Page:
You will now be on the page listing all of your Saved Queries. Each one will have its own row, and there will be an icon in the rightmost column under the heading of Actions. If you click on this icon it will give you a dropdown list of options. One of these options is 'Set As Default'. This is the manner by which you can create a default query. After selecting one as a default, verify that the 'Show Default Query' box is checked, then press the Update button at the bottom of the page. The results of your custom query will now show at the bottom of your Home Page in ICMS.

Getting Your Search Results into a Spreadsheet

If you have a need to get your search results into a Microsoft Excel spreadsheet, you currently have two options.

  • On the search results page, use your mouse to highlight all the rows you are interested in. Copy these rows to your clipboard. You can use Edit-Copy through your web browsers menu, or Control-C, Apple/Command-C if you use a PC/Linux or Mac respectively. Then open up Excel and paste the contents of the clipboard into your document, either using Edit-Paste on the menu for Excel, or by using Control-V, Apple/Command-V if you are using a PC/Linux or Mac respectively. After you have completed these steps you will need to clean up the spreadsheet, as some things you probably didn't want will get pasted into your document as well.
  • If your result set is too large to clean up or you have other reasons for not wanting to use the cut-and-paste method, contact the ICMS administration staff and they will prepare a document for you based on your search.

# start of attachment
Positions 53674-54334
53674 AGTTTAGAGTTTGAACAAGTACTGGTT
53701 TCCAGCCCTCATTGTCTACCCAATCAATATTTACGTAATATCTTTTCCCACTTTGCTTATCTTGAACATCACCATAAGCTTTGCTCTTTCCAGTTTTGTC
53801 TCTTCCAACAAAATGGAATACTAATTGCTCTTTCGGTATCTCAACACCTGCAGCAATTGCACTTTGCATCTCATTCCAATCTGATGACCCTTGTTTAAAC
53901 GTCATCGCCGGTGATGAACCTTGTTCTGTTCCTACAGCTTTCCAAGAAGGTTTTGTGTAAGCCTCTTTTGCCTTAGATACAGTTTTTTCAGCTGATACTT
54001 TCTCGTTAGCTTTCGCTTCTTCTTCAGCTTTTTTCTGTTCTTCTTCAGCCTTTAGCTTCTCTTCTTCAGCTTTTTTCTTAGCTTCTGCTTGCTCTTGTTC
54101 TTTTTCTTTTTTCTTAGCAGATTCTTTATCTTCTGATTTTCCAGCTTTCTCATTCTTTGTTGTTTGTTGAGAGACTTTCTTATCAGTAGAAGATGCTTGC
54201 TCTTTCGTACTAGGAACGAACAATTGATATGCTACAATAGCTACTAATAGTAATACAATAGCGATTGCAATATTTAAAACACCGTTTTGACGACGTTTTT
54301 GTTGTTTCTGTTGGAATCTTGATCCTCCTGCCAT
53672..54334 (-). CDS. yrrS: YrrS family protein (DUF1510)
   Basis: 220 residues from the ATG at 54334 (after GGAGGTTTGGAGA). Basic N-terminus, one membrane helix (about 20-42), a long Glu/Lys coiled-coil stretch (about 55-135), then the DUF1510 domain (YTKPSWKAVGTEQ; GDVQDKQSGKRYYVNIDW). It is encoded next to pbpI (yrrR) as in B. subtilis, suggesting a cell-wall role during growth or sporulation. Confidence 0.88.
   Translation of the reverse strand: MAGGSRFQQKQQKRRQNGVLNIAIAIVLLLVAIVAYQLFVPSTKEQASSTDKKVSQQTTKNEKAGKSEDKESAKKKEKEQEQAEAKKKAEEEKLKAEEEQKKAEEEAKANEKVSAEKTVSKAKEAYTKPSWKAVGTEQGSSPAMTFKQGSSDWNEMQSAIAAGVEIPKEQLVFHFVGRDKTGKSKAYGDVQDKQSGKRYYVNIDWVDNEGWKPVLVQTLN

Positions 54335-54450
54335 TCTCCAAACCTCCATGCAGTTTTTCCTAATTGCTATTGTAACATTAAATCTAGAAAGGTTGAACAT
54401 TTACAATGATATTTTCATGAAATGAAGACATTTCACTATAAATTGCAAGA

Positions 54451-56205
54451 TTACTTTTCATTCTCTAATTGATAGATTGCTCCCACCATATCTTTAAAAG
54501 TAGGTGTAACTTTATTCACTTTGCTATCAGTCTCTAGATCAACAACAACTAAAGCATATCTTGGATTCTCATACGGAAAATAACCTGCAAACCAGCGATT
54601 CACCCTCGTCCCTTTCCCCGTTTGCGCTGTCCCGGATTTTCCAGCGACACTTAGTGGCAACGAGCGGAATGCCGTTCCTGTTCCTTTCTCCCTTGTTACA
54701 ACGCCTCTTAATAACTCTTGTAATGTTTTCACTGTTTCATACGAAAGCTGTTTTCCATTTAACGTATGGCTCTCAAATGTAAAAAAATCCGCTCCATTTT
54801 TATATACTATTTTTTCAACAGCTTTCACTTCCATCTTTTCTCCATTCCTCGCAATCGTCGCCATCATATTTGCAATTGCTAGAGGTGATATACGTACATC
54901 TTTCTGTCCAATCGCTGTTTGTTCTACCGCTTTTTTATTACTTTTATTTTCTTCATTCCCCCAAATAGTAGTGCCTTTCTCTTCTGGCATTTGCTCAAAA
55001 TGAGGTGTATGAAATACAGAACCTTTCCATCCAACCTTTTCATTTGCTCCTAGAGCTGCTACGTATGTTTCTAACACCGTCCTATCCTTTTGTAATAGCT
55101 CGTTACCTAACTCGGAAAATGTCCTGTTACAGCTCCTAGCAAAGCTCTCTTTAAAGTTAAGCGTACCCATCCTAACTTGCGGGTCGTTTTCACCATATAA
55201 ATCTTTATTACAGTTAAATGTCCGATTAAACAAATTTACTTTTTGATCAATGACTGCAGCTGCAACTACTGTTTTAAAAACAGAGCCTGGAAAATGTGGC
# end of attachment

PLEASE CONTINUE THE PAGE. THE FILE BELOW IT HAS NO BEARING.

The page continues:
Library Folders

The top level navigation for ICMS includes a menu item labeled Browse Content. There are two menu options under Browse Content, the one of interest here is Library Folders

Browse content dropdown.png

You can think of Library Folders as saved searches which are available to everyone in ICMS. They have one more important feature -Library Folders can hold content items as well as other Library Folders. This allows ICMS users and administrators one method for organizing their data hierarchically without much concern for the way the metadata on each content item looks. As long as they can craft a query which would gather all the items they can assemble them into a set of Library Folders.

At the top level, the library folders for ICMS are displayed as a list on a single page.

Library folders.png

As the user selects a folder, then a child of that folder, etc. she will eventually get to a point where the folder contains only documents. At this point it will look like a Search Result page, except that the description above the silver header bar for the page will indicate that these documents are grouped in a Library Folder.

One library folder.png